This week the House Judiciary Committee held a hearing titled “Hate Crimes and the Rise of White Nationalism”. As a Muslim and as someone whose research, organising, and advocacy focuses on the War on Terror, I attended this hearing to understand how seriously Congress was going to treat the threat of white nationalism and how Muslims would be represented throughout.
Representative Nadler, the Chair of the House Judiciary Committee, commenced the hearing by framing the problem of white nationalism to “Islamist” domestic terrorism. For some, this might have seemed like an innocent attempt to contextualise the scope of white nationalist violence, but to me it revealed something deeper – the unwillingness or inability to understand the word terrorism as not inherently connected to Muslims. In fact, the more the hearing drilled down on Muslims, the more it felt like reliving Representative Peter King’s House hearing on the alleged radicalisation of Muslim Americans that was held in 2011.
Though Dr Abu-Salha, a Muslim father who tenderly recounted the killing of his daughters in the Chapel Hill shootings in 2015, was there to testify about how hate had devastated his and his family’s lives, his testimony was given alongside avid Zionist Mort Klein, someone who supports Trump’s Muslim ban, has used the racist slur “Arab filth,” and who used his time at the hearing to spew Islamophobic rhetoric accusing the entire global Muslim community of anti-Semitism. During the hearing he stated that “the major issue threatening violence against Jews and Americans… is Muslim anti-Semitism.” Perhaps he has forgotten that the shooting at the Tree of life Synagogue in Pittsburgh was conducted by a white supremacist.
Dr Abu-Salha, speaking about losing his two daughters and son-in-law, said during his testimony that, "The last time we saw them in their coffins, Yusor's forehead was bulging and her hazel eyes had turned grey and lifeless. What was once Razan's warm and smiling face filled with life was now lifeless, stone-cold and deadly pale.” It was a heartrending testimony, yet it didn’t stand in the way of Representative Jackson Lee asking the grieving father, “Did you teach your children, your daughters, hatred?” Representative Hank Johnson similarly asked, “Does Islam teach Muslims to hate Jewish people?”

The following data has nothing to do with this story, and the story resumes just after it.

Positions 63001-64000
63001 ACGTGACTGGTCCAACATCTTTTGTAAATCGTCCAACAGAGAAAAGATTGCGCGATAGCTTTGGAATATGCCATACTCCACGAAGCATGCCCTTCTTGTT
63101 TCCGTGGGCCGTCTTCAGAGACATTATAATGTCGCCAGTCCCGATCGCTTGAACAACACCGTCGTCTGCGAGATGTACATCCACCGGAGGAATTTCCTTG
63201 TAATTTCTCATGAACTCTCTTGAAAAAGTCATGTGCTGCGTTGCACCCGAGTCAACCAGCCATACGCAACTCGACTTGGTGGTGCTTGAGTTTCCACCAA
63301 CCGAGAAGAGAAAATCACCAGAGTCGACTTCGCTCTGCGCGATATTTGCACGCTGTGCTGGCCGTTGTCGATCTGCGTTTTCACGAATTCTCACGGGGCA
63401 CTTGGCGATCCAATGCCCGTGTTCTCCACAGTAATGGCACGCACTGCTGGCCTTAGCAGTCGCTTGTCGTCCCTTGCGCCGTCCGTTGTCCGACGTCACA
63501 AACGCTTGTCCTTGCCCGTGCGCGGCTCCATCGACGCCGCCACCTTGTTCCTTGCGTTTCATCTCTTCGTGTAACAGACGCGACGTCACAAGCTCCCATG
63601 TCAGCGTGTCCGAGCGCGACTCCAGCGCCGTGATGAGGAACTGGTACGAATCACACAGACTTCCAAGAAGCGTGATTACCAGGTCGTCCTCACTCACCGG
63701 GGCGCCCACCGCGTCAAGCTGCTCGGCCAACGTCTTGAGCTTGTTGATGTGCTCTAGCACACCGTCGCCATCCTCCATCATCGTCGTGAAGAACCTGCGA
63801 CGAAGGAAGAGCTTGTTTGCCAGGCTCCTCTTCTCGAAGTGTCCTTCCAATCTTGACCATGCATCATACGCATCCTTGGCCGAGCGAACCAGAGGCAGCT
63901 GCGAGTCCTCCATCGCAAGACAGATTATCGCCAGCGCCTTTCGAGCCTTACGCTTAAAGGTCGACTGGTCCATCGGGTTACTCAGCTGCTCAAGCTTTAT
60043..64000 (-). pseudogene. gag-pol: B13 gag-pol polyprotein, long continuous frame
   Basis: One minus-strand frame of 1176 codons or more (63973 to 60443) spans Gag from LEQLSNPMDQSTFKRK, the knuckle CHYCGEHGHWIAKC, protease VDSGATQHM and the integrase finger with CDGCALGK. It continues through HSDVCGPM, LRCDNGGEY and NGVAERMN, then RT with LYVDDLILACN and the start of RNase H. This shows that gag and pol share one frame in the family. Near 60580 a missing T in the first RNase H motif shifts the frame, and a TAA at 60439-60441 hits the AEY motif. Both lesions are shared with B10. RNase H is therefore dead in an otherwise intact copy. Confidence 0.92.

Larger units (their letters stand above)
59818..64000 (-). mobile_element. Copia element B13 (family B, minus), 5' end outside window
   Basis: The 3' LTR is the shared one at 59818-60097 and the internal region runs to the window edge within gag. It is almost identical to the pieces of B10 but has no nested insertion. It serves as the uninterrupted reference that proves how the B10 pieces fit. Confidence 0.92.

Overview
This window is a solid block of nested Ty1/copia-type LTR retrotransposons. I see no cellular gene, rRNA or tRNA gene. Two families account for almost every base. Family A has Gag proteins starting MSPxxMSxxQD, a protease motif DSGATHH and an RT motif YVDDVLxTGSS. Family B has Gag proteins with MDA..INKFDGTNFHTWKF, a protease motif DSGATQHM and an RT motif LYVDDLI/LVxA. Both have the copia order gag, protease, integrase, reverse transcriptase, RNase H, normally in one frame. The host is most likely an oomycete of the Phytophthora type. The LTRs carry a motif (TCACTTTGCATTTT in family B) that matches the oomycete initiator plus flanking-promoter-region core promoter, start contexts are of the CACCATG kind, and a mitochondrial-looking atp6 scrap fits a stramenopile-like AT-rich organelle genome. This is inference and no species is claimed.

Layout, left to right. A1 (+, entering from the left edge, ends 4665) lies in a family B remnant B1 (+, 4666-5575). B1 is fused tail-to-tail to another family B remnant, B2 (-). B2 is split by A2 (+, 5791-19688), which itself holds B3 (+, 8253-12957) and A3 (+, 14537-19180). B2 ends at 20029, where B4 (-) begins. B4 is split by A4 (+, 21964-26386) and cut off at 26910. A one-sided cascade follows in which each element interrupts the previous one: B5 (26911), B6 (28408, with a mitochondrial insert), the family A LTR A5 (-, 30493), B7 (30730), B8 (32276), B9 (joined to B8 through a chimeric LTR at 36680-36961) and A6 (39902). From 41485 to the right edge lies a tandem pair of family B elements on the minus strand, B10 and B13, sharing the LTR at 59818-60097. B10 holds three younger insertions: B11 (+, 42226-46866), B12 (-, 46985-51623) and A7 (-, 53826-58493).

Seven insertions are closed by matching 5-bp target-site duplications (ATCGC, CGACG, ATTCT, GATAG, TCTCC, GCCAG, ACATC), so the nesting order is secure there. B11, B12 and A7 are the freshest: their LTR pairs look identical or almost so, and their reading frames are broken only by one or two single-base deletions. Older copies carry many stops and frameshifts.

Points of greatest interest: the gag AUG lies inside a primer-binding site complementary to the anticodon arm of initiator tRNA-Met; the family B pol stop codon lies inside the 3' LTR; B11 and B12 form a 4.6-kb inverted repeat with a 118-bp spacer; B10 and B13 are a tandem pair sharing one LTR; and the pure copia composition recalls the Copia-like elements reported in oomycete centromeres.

Elsewhere, Representative Guy Reschenthaeler asked Morton Klein about interventions to combat anti-Semitism, while remaining silent on the question of Islamophobia despite hearing directly from Abu-Salha, a survivor of Islamophobic hate violence. Increasingly the hearing felt like a space where Muslims were denied the ability to be victims, while all other victims of hate crimes had their say.
Abu-Salha concluded his initial statement by saying that, “We miss our children so much. At times the pain is just as sharp now as when they died. I ask you, I truly plead to you, not to let another American family go through this because our government would not act to protect all Americans. Please remember them, Yusor, Deah and Razan. They are my children and they are gone.” Despite this plea, if the hearing revealed anything, it is that the government isn’t going to protect Muslims any time soon — whether it’s from white nationalists or the state itself. While Muslims are rejected as “true Americans” and unable to be seen as victims, we can have little confidence that any hearing on white nationalism will protect every group sorely in need of protection.
It’s clear to me that the government at this time refuses to acknowledge the Muslim lives lost in this time of fomenting hate — but their legacies should be positive change. And so long as there are people willing to utter their names in local mosques and the halls of Congress, we will make sure that change comes to pass.
Dr Maha Hilal is the co-Director of the Justice for Muslims Collective where she focuses on research and political education addressing institutionalised Islamophobia
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